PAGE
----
Did you know that burping appears to be a Western cultural practice? That mothers in other cultures do not spend time ‘burping’ their babies to expell ‘wind’? Robyn Noble, Lactation Consultant, discusses some of the common misconceptions around burping, wind and colic.

Truely, if all the folklore about burping, wind and colic were true, every baby on the planet would be air-borne!

BURPING
Burping appears to be an entirely Western cultural tradition. After feeding, the baby is held upright and patted/pounded on the back until s/he emits at least one obvious belch of air swallowed during the feed. Popular belief is that if this is not done, the swallowed air builds up to cause colic, also called ‘wind pain’. Many are the hours that have been wasted by anxious parents whose burping efforts have not achieved this magical expulsion. Happy are the parents who can boast of a baby who is ‘a good burper!’

COMMON BELIEFS
Common beliefs are that swallowed air, also known as ‘wind’:
passes into the baby’s intestines from the stomach;
causes infant colic;
needs to be entirely ‘burped’ out of the baby after feeds to prevent colic.

Although there is actually no evidence to support such beliefs, it has not prevented the marketing of ‘wind mixtures’ and ‘anti-colic’ teats and bottles to reinforce the folklore.

WIND
‘Wind’ consumes a great deal of parental attention. When parents comment that they have a ‘windy baby’, it is helpful to ask which end of the baby is blowing. Western parents worry over babies who do not expel wind orally or who part with large amounts of it orally or anally. Clinically, it can be observed that oral and anal ‘wind’ expulsions mean two entirely different things. There is evidence to support these statements.

Although sometimes indicating that s/he is not having the ideal feeding experience, the air ‘burped up’ by a baby is in itself relatively inconsequential. To swallow large amounts of air during feeding, a baby has to have a fairly noisy feeding technique. These babies, whether breast or bottle-fed, often swallow audibly while feeding. (Figure 1 sets out the reasons for this.) Babies, like adults, will simply burp up excess air when in a position that allows it. This is usually an upright position, but can be any position, including lying down or at the breast.

The main reason that we burp babies in Western countries is that we expect to put them down after feeding. If the baby does not burp in an upright position, milk is more likely to be vomited back along with the swallowed air. Having gone to some trouble to get milk into the baby, parents don’t regard pools of regurgitated milk on themselves and the floor as a positive experience!

Burping an upright baby as dictated by Western custom (in theory) helps parents avoid excessive milky possets (small vomits) by allowing air bubbles to rise above the milk before the baby burps. In most traditional cultures, babies are carried upright all day in slings or on someone’s hip, which automatically ‘burps’ babies without the effort believed to be so important in our culture.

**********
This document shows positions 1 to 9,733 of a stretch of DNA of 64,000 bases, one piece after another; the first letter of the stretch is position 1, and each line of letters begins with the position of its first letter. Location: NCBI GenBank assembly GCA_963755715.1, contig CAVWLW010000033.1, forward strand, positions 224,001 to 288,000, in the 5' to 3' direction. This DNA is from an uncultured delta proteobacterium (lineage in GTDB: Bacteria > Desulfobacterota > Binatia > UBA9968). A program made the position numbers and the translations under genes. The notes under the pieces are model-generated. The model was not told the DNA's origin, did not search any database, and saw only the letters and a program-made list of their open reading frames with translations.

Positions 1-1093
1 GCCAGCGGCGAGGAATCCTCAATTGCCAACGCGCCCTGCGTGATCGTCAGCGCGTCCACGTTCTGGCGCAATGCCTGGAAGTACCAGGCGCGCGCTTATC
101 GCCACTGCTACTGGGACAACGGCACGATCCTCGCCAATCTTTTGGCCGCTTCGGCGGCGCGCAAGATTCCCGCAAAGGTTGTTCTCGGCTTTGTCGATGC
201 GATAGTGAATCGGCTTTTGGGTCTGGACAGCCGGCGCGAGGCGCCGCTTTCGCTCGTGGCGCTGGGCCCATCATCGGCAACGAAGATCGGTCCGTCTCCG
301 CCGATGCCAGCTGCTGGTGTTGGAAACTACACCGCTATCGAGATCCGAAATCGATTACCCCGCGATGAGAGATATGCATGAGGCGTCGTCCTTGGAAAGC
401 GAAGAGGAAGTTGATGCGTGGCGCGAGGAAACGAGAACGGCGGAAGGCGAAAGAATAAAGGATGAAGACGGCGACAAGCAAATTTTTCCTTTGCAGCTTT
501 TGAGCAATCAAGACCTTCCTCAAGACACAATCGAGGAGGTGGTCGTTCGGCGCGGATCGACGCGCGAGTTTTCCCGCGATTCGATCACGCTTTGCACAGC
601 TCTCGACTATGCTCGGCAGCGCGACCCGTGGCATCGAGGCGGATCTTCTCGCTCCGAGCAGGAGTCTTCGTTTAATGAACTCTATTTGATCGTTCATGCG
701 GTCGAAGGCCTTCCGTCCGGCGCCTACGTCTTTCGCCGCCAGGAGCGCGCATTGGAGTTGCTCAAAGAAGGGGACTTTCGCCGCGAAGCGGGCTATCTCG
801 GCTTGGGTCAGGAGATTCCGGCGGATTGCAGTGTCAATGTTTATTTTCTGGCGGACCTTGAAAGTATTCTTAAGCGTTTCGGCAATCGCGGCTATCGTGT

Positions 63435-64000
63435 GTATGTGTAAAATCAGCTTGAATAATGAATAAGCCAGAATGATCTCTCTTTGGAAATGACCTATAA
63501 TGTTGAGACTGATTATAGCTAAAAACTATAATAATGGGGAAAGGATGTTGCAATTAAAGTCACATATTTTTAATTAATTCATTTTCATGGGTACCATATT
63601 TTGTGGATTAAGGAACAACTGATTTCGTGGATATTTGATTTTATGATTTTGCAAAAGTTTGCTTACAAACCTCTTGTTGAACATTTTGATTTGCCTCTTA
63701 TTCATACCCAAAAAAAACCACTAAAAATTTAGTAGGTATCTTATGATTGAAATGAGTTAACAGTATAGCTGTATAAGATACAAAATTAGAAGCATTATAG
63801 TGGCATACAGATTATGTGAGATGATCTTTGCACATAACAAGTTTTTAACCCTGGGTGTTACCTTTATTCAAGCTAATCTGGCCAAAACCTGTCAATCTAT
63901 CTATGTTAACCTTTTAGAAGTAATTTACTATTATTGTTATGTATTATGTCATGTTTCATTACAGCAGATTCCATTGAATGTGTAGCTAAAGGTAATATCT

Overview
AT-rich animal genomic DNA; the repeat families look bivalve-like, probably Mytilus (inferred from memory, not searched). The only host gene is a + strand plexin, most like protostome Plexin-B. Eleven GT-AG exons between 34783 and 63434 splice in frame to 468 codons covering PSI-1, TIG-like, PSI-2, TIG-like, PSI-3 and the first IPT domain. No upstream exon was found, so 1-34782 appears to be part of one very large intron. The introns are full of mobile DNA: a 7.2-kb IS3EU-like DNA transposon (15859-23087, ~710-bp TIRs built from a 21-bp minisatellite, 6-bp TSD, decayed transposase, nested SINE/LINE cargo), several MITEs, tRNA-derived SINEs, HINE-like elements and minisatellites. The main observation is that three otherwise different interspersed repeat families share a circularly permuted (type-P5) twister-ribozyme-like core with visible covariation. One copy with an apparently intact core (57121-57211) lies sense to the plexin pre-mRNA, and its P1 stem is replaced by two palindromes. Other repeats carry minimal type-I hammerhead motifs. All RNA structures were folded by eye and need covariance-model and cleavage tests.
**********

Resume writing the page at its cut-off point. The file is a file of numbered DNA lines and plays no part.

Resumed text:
Emphasising burping is an unhelpful distraction for parents of babies who vomit beyond the first few weeks of life, because ongoing infant vomiting is more likely to be linked with food allergy and food intolerance. Many of these babies can also be described as ‘colicky’.

BOTTLEFED BABIES
Bottlefed babies generally swallow more air during feeds because even the best teat design currently available does not permit the baby to feed in a completely natural manner. Despite manufacturers’ claims, ‘New Age’ teat designs do not allow normal tongue actions or optimal co-ordination of breathing with sucking and swallowing.

Unfortunately, general paranoia about swallowed air can lead to further unpleasant feeding experiences for bottle fed babies near the end of feeds if bottles are held at increasingly impossible angles to try to keep the teat filled with milk. If the end of the teat is pressed down into the baby’s tongue, the result is feeding discomfort and a tendency to choke, cough and gag.
The person feeding the baby with a bottle should not impose anything unpleasant on the baby, being aware of the baby’s comfort. Feeding should always be a pleasant experience that respects the baby’s personal autonomy as a human being.

COLIC
‘Colic’ is not a very helpful term because it means different things to different people. To some, colic is simply unexplained crying, especially if it seems related to infant pain. I define colic as being due to an excess of fermented gases in the baby’s intestinal tract, causing pain, unsettled behaviour, disturbed sleep and episodes of crying/screaming.

A colicky baby is quite flatulent, tending towards frequent explosive, watery bowel motions. These can vary in colour between green, brown, grey, orange and yellow. Some label this set of symptoms ‘lactose intolerance’, but this condition does not truly exist in children under 5 years of age. It is more helpful to look for the cause of the symptoms so they can be dealt with – the colic then disappears.

Obviously quite different to air composition (mostly nitrogen, carbon dioxide and oxygen), the fermented gases causing such unpleasant symptoms are carbon dioxide, hydrogen and methane. Under suitable conditions, large amounts of these gases are fermented by intestinal microbes from the lactose in a baby’s milk feeds. Although often labelled as ‘lactose intolerance’, it is a distracting focus on lactose as the culprit – a misinterpretation of its role in this scenario. Lactose is at the end of this particular story, not the start.